from the backfired dept
We’ve long covered how cable and broadband companies use a rotating array of bullshit fees to covertly jack up advertised rates, hitting you with a much higher bill after you’ve subscribed. We’ve also noted how new streamlined technologies have been turning the binding arbitration process on its head, making it easier and more affordable for consumers to bury companies with arbitration complaints.
Now those two concepts have unsurprisingly fused. Customers of cable giant Cox Communications are flooding Cox with arbitration complaints over two major fees the company routinely charges users: its “Broadcast Surcharge” and “Regional Sports Surcharge”:
The Hattis & Lukacs law firm last night “filed 295 individual consumer arbitrations against Cox with the American Arbitration Association,” representing clients in 17 of the 19 states Cox operates in, attorney Daniel Hattis told Ars. Hattis said he aims to file thousands more arbitration cases against Cox, which has an estimated 3.4 million TV customers.
Both fees, as we’ve noted previously, are bullshit. The Regional Sports surcharge is simply some of the money your cable company pays to air local sports broadcasts (despite, in many instances, being the local sports broadcaster) even if you don’t watch sports. The “broadcast surcharge,” used by many cable companies, is also just a portion of the money they pay for content buried below the line (more here).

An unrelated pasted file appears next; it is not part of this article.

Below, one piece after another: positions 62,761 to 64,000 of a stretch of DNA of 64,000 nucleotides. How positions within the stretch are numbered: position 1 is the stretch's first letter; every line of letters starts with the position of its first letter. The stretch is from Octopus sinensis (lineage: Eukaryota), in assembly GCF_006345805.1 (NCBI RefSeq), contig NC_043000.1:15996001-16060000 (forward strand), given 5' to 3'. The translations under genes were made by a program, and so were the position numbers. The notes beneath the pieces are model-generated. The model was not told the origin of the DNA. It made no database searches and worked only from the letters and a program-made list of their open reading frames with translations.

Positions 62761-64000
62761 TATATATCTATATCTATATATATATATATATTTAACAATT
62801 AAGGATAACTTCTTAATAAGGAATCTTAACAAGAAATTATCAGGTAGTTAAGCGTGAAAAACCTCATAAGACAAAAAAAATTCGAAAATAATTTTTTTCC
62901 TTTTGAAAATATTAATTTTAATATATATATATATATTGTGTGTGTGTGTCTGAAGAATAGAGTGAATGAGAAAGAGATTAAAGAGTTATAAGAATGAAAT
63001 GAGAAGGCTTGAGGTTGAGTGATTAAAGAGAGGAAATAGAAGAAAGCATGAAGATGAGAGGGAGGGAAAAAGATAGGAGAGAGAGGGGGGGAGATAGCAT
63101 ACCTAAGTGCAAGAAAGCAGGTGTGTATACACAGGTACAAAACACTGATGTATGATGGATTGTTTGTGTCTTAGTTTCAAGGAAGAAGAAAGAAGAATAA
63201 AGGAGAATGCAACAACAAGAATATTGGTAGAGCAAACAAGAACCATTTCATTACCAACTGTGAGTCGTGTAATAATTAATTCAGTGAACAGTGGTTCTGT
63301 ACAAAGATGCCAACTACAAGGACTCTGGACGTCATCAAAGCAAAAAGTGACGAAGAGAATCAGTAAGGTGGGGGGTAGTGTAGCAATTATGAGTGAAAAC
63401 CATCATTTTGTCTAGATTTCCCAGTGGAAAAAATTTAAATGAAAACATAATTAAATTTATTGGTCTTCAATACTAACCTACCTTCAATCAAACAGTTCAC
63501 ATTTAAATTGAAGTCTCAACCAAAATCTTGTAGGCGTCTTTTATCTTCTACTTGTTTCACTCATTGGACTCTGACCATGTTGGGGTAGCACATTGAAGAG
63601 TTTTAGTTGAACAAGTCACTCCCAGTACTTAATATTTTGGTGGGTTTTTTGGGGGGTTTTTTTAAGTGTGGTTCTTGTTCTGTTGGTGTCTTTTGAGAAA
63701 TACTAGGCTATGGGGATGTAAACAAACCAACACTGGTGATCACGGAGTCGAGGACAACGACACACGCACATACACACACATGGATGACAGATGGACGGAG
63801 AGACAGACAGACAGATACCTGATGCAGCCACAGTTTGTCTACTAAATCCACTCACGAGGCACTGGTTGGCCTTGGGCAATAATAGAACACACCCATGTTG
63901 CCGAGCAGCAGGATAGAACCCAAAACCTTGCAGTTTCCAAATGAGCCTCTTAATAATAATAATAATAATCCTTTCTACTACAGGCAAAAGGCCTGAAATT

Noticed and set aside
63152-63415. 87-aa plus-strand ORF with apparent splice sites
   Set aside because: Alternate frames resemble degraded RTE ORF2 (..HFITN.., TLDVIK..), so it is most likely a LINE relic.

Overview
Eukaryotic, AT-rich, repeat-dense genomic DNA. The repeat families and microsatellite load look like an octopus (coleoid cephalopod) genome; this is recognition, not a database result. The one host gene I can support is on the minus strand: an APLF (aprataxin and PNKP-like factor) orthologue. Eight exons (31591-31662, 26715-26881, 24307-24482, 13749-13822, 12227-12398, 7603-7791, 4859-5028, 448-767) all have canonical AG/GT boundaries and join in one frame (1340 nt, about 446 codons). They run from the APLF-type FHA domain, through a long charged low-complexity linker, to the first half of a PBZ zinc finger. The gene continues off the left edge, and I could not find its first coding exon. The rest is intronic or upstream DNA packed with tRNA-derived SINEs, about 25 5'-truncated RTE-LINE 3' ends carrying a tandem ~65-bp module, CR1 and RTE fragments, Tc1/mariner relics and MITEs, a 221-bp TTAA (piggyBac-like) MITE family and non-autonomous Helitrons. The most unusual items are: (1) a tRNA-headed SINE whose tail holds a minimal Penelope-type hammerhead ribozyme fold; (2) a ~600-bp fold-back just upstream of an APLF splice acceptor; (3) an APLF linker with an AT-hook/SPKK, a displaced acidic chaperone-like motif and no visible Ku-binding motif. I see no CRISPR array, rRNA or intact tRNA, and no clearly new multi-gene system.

In both instances, these are just the costs of doing business, and should be included above the line as part of your general bill. Cable companies bury them below the line to (again) falsely advertise a lower rate. But it also allows them to covertly raise prices while falsely claiming that their base prices have remained the same.
When the Supreme Court in 2011 ruled in favor of AT&T, it opened the flood gates to companies effectively banning your legal rights using contract fine print. So instead of suing companies or participating in class actions, you were forced to participate in binding arbitration, a lopsided process that’s costly for the end user, and frequently tilts in favor of corporations (the entire reason they love it).
But in more recent years, technological innovation has made it easier and more cost efficient for angry consumers (and lawyers) to file binding arbitration complaints en masse, completely deflating the reason corporations wanted this model to begin with. It’s gotten so bad, some companies (like Amazon) have found it once again makes better sense to bring such complaints back to the courtroom.
While the class action process has no shortage of problems (like consumers seeing very little in compensation while their lawyers buy a new boat), binding arbitration was shopped around by U.S. corporations as a significant improvement over that process. Instead it was a lopsided dumpster fire that made things even worse for consumers much of the time.
That eroding consumer legal rights in fine print is now backfiring spectacular is immensely entertaining. In Cox’s case, it now has to pay $3,300 per arbitration, or nearly $975,000 for the 295 arbitration complaints filed so far. Like most cable companies (Comcast, Charter also utilize the same fees), Cox obviously isn’t happy it may face something vaguely resembling accountability for false advertising.